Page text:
21Intelligence Oversight Inspection Methodology (continued) Review unit procedures for handling all intelligence information.Physically check the intelligence files for U.S. person information.Check the unit or activity's annual review of intelligence files.Pay particular attention to files pertaining to support given to law-enforcement activities.Determine if the unit or activity knows about Procedure 15 and how to report a questionable activity.
22Command IG Responsibilities for Intelligence Oversight Inspect intelligence components and activities as part of the Commanding Generals Inspection Program (CGIP) to ensure compliance MCO B.Report any questionable activities within five working days to IGMC-IGO in accordance with Procedure 15.Ensure that inspected personnel are familiar with the provisions of DoD R (Procedures 1 through 4 and 14) and know how to report questionable activities in accordance with Procedure 15.
23Intelligence Oversight Triangle Commanders Remain Responsible forEverything the Unit Does or Fails to DoIntelligence ProfessionalInspector Generalof the Marine CorpsA system of checks and balances to mitigate risk
24What We Are Seeing in DoD TrendsWhat We Are Seeing in DoDInspectionsExecution of Intelligence Activities is Generally GoodTroops Get Trained—Leaders and Contractors Don’tUnimaginative Training Leads to Poor RetentionLack of Non-Intel Leader Awareness and Emphasis on IOLoss of High Demand Low Density Personnel to the Private SectorReports of Questionable Intelligence Activity (Procedure 15)Conduct of Intelligence Activities without Appropriate AuthorityPersonnel Misconduct in the Course of Intelligence OperationsFailure to Report Questionable ActivitiesForce Protection Dets are sometimes outside their authority in Collectionvs AnalysisSome of the trends we are seeing across the board in DoD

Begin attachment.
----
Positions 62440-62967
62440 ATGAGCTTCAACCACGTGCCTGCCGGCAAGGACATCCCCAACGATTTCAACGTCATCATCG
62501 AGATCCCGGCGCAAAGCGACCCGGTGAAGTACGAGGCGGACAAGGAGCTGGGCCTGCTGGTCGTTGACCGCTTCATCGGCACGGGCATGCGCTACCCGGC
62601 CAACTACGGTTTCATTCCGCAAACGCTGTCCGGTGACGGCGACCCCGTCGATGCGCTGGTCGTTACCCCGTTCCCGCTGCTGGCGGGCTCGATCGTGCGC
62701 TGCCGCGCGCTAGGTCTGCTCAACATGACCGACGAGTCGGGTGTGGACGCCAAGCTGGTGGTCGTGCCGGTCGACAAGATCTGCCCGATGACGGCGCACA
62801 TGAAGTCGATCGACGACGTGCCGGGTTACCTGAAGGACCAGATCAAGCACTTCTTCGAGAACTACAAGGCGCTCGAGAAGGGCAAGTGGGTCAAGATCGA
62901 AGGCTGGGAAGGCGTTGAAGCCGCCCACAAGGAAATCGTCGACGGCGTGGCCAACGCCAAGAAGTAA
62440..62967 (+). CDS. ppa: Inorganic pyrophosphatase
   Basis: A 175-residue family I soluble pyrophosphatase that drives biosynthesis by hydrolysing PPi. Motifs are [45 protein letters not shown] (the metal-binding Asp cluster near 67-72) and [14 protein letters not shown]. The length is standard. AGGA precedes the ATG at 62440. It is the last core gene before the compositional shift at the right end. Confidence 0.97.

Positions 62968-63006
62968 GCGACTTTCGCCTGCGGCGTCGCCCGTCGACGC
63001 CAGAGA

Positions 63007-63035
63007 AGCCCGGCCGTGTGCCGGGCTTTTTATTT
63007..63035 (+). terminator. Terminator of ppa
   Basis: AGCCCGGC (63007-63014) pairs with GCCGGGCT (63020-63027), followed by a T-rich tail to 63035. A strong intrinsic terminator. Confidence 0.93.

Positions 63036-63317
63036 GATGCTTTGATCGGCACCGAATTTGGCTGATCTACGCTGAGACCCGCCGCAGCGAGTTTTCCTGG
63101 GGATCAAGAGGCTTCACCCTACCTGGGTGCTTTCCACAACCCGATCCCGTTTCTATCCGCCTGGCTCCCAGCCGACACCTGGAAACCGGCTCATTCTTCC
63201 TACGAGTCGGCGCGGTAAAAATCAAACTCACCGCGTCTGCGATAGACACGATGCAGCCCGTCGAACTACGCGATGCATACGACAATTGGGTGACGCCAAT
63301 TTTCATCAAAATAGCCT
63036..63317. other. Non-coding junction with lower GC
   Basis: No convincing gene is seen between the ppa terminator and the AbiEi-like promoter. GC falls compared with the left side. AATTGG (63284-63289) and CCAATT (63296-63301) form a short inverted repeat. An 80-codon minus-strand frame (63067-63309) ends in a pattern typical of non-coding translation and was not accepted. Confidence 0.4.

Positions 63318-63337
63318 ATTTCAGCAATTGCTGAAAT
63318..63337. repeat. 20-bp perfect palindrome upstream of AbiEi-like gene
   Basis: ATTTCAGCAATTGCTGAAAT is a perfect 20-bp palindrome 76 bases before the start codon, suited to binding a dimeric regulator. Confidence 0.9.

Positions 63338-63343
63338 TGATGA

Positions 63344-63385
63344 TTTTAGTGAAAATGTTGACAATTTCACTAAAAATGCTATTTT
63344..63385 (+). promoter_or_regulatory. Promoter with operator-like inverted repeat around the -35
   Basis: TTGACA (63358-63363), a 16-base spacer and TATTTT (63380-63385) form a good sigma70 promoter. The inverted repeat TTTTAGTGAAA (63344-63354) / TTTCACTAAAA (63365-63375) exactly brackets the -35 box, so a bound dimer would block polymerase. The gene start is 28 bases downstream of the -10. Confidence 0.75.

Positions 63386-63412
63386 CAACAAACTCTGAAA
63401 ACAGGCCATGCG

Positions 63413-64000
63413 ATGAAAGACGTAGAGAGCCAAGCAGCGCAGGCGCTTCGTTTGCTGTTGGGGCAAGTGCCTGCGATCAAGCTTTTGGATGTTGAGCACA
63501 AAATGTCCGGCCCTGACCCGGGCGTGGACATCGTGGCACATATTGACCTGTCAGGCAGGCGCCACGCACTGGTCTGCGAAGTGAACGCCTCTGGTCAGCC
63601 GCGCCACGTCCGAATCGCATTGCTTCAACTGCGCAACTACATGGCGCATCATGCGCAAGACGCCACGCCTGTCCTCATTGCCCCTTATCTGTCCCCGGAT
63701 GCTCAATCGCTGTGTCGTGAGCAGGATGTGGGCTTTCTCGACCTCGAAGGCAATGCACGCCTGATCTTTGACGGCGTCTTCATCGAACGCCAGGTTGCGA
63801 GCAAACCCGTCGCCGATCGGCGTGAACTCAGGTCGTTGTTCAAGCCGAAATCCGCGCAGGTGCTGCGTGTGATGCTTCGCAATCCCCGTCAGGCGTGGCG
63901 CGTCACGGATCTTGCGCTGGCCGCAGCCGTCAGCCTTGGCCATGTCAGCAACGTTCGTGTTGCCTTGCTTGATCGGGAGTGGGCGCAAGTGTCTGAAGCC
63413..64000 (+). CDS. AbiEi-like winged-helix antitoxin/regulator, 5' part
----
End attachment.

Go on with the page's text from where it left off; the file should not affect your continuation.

25DoD IO Case Files Source Operations The Rogue Analyst The Rogue G2 The Rogue G3 who thinks they are James BondCERP Funds for SourcesExtorting money from drug cartel (Yes this was attempted)Unauthorized Collection Activities“Health and Welfare” (Wink, Wink) Subterfuge SearchesHacking into Accounts of US PersonsPhysical Surveillance and InvestigationsOther Employee Conduct Violations“The Instructor ‘Looked’ Like a Terrorist”
26Requirements & Resolution IO ReportingRequirements & ResolutionReporting is Non-NegotiableReport All Questionable ActivityConfirmed and Possible ViolationsReport To Intel Oversight Within 5 Working Days of DiscoveryMARFOR, IGMC, SJA, Command Channels or VFR Direct
28INTELLIGENCE OVERSIGHT IS A GOOD THING - ENSURES PROTECTION OF CONSTITUTIONAL RIGHTS- PROTECTS USMC’S GOOD NAME- DEMONSTRATES THAT THE MARINE CORPS IS POLICINGIT’S OWN INTELLIGENCE ACTIVITIES- PROCEDURE 15 - ALTERNATE REPORTING CHANNELNOT A DISCIPLINARY REPORTBOTTOM LINE:ATTEND TO IO RESPONSIBILITES UP FRONT OR….GET HELP ATTENDING TO DAMAGE CONTROL LATER